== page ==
There are about 450 Nepali residents in Luxembourg and some 120 households. Many of them have come as cooks to work in Nepali restaurants, and earn enough in about six months to bring their families over. Luxembourg law allows restaurant owners to import cooks if a citizen who qualifies for the job cannot be found.
That is how Khatri himself brought his brother over in 2006, who is now well settled with his family in his own house. “But I had never heard of any Nepali not paying 16 months salary to a fellow Nepali,” he added.
Like other countries in Europe, Nepalis also try to come to Luxembourg on student visas by paying agents in Kathmandu up to Rs1.6 million. He warned Nepali youngsters not to get duped, since the cost of living is very high, and it is difficult to pay living costs and school fees by working. With the pandemic, there are also fewer jobs in the service industry. Most are now working on home delivery and take away.
After the interaction with the NRN, the restaurant owner’s mother and father pleaded with Shyam and his colleagues not to press charges against their son. In an audio recording of a telephone conversation that Nepali Times was provided, they can be heard apologising to Shyam about the way their son treated him.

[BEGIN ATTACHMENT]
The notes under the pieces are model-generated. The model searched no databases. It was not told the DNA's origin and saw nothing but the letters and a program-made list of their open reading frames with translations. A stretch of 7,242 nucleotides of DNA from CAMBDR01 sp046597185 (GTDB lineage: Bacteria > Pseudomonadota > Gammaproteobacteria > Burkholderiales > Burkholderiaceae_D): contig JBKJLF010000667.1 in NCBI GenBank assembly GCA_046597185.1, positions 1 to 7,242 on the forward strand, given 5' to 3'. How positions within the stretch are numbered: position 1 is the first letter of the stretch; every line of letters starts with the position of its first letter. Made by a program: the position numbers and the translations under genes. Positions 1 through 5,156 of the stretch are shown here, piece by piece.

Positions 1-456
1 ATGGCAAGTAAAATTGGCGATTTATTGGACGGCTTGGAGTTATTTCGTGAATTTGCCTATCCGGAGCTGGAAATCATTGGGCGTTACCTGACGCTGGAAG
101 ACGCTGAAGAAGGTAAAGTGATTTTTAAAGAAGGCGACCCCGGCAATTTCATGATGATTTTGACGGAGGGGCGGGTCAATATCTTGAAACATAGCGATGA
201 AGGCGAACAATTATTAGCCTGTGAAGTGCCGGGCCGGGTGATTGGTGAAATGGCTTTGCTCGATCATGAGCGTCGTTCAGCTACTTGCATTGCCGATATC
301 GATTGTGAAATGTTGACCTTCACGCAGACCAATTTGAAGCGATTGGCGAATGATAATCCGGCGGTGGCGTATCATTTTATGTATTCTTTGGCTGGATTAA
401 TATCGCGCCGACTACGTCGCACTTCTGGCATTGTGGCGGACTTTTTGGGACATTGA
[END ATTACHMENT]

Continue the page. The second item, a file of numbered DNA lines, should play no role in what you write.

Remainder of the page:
Shyam then asks them why they did not speak up even though they knew that their son was abusing employees. The restaurant has remained closed since the four employees left and filed the complaint.
Many Nepalis in Europe have said in interviews that they are not surprised by this story from Luxembourg. The practice of friends and relatives misusing the work permit in restaurants to engage in human trafficking is said to be rife.
But such is the desperation of young Nepalis for jobs that they are willing to risk all for a decent income to support families back home. Many of them tolerate the abuse and exploitation, and are also not aware of their rights in European countries.
Service Info Traite, which supports victims of human trafficking in Luxembourg says that the investigation and judicial process could take up to three years. It says the restaurant owner using a bank account to get around labour laws to exploit his employees is not new.
Says Frank Wies, who is a lawyer with Luxembourg’s Human Rights Commission: “The police, the courts and the prosecution often lack the necessary sensitivity to recognise and treat human trafficking. I have often seen cases where victims are given a settlement and deported back to their countries.”
That is not likely to happen with Shyam and his two colleagues who have work permits. But they have gone to the police in one of the world’s richest countries in the hope that justice will be served, and maybe set an example to other Nepali employers in Europe.
Some names have been changed. Luc Caregari of Reporter in Luxembourg collaborated in this investigation. This report is published simultaneously in English in Nepali Times, in German in reporter.lu and in Nepali by onlinekhabar.com.